Arvanite ethnicity is, in fact, similar to the ethnic Tosks of modern day Albania in both language and ethnicity. Interestingly, the modern state of Albania is itself a conglomeration of ethnic minorities but the bulk of Albania made is up of Tosks and Ghegs (with languages unintelligible to each other) that have formed a collective national consciousness for what is the most part, a geostrategic goal for territorial expansion. (The Albanian nation is a thesis on its own and is effectively an invented idea for political aggrandizement based on false history that is played by the global powers seeking control of the region)…..but we digress.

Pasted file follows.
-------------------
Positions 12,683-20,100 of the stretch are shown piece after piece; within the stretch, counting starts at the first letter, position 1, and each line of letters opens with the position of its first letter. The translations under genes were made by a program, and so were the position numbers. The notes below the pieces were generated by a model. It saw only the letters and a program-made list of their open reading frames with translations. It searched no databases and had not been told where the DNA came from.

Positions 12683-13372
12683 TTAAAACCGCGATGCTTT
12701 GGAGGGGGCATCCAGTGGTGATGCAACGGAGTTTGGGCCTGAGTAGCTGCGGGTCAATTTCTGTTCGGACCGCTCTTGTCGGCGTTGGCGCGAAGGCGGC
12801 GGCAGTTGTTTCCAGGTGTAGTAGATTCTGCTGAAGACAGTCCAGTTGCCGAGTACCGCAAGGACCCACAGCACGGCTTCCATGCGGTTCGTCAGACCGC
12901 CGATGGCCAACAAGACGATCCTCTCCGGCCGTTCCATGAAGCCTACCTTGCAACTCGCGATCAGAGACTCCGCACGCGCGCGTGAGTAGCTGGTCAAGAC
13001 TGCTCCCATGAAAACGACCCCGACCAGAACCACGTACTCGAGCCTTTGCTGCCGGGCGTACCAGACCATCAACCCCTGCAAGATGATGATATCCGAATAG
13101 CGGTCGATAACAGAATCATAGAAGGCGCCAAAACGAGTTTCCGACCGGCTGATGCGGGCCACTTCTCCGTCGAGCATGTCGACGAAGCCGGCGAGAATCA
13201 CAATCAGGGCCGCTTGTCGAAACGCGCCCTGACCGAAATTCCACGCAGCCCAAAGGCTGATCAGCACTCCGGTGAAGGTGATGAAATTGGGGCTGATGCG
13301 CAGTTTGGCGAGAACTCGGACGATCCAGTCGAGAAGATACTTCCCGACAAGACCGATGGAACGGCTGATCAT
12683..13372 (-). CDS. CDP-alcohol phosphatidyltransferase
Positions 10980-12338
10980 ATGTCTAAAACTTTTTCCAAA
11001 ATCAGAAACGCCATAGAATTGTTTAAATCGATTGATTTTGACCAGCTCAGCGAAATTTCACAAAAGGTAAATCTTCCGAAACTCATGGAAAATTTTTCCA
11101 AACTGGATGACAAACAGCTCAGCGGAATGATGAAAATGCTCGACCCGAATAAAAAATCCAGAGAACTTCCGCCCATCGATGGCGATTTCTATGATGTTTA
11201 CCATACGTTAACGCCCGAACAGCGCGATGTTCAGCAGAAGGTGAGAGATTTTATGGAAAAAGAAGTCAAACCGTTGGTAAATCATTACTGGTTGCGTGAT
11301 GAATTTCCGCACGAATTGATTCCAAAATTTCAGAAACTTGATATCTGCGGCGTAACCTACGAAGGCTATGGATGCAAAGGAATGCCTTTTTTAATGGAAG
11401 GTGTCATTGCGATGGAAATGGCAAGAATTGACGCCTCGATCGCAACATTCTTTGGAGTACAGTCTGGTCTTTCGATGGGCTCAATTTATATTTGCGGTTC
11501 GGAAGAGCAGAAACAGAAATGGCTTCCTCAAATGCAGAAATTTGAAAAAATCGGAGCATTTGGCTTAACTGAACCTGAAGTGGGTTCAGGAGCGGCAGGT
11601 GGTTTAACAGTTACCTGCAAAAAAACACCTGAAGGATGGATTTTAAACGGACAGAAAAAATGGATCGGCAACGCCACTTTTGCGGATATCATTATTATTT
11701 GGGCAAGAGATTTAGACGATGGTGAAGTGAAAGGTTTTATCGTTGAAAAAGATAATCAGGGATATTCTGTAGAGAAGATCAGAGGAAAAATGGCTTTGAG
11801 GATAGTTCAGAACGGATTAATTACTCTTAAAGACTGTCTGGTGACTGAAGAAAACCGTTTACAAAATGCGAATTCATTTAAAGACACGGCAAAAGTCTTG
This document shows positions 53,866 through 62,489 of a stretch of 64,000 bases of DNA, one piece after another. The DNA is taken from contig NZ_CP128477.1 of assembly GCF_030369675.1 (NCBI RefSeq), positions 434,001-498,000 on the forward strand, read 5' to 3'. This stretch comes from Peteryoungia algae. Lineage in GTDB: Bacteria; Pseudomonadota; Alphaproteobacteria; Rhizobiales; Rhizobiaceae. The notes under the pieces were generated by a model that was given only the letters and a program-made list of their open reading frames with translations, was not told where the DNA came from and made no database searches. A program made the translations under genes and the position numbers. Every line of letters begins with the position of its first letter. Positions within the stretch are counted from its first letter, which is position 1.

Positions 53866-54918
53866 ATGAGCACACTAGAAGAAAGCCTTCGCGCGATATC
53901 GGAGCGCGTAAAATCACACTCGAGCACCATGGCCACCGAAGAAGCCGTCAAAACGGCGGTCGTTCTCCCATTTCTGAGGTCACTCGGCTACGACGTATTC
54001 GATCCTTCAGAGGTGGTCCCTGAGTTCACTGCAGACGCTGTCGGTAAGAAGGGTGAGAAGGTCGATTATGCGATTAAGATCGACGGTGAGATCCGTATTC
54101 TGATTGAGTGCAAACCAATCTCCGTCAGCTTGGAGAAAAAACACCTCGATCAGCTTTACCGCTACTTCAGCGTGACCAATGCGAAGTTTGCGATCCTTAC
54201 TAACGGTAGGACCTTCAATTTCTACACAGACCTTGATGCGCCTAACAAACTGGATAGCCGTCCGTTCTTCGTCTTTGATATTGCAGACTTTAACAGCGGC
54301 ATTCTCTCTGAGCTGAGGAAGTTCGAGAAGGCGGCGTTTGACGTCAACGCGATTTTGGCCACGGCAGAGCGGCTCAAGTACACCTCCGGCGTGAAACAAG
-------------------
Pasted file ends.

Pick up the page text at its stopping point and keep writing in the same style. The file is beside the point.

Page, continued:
There has been a concerted push from Tirana to reinforce the Albanian/Arvanite narrative and how many Arvanites identify as ethnic ‘Albanians’ today is currently unknown. Indeed some ethnic Arvanites are actually more patriotically Greek than the Greeks themselves, but this is changing. Albanian migration into Greece has been at record highs and the recent immigrants have been finding a lot of common ground with both language and culture in the local Arvanite villages, fuelling a new wave of Albanian consciousness in the Greek state. The recent episode of Greek soldiers openly displaying the double headed eagle hand symbols while in uniform has sent the Greek government into meltdown and those soldiers have been sentenced to lengthy jail terms in a symbol of zero tolerance that had human rights groups up in arms.